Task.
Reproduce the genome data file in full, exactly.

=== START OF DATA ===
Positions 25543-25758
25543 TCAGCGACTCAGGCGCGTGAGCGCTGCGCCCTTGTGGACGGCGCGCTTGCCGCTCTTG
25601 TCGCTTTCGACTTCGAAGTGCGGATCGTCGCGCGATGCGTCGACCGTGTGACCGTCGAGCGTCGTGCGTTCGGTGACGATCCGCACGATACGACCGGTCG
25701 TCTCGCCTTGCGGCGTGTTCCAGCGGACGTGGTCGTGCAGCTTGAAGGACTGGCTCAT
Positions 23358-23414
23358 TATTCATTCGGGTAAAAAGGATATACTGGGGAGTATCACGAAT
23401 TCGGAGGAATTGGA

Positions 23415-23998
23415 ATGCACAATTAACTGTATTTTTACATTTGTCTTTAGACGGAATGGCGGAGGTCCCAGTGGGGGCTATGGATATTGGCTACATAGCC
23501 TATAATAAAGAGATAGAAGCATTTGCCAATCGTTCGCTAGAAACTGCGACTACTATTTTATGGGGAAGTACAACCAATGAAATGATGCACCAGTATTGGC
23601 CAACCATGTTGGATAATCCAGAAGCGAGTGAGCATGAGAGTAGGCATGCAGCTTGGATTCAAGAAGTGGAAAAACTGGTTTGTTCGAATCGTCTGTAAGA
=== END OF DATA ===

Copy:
Positions 25543-25758
25543 TCAGCGACTCAGGCGCGTGAGCGCTGCGCCCTTGTGGACGGCGCGCTTGCCGCTCTTG
25601 TCGCTTTCGACTTCGAAGTGCGGATCGTCGCGCGATGCGTCGACCGTGTGACCGTCGAGCGTCGTGCGTTCGGTGACGATCCGCACGATACGACCGGTCG
25701 TCTCGCCTTGCGGCGTGTTCCAGCGGACGTGGTCGTGCAGCTTGAAGGACTGGCTCAT
Positions 23358-23414
23358 TATTCATTCGGGTAAAAAGGATATACTGGGGAGTATCACGAAT
23401 TCGGAGGAATTGGA

Positions 23415-23998
23415 ATGCACAATTAACTGTATTTTTACATTTGTCTTTAGACGGAATGGCGGAGGTCCCAGTGGGGGCTATGGATATTGGCTACATAGCC
23501 TATAATAAAGAGATAGAAGCATTTGCCAATCGTTCGCTAGAAACTGCGACTACTATTTTATGGGGAAGTACAACCAATGAAATGATGCACCAGTATTGGC
23601 CAACCATGTTGGATAATCCAGAAGCGAGTGAGCATGAGAGTAGGCATGCAGCTTGGATTCAAGAAGTGGAAAAACTGGTTTGTTCGAATCGTCTGTAAGA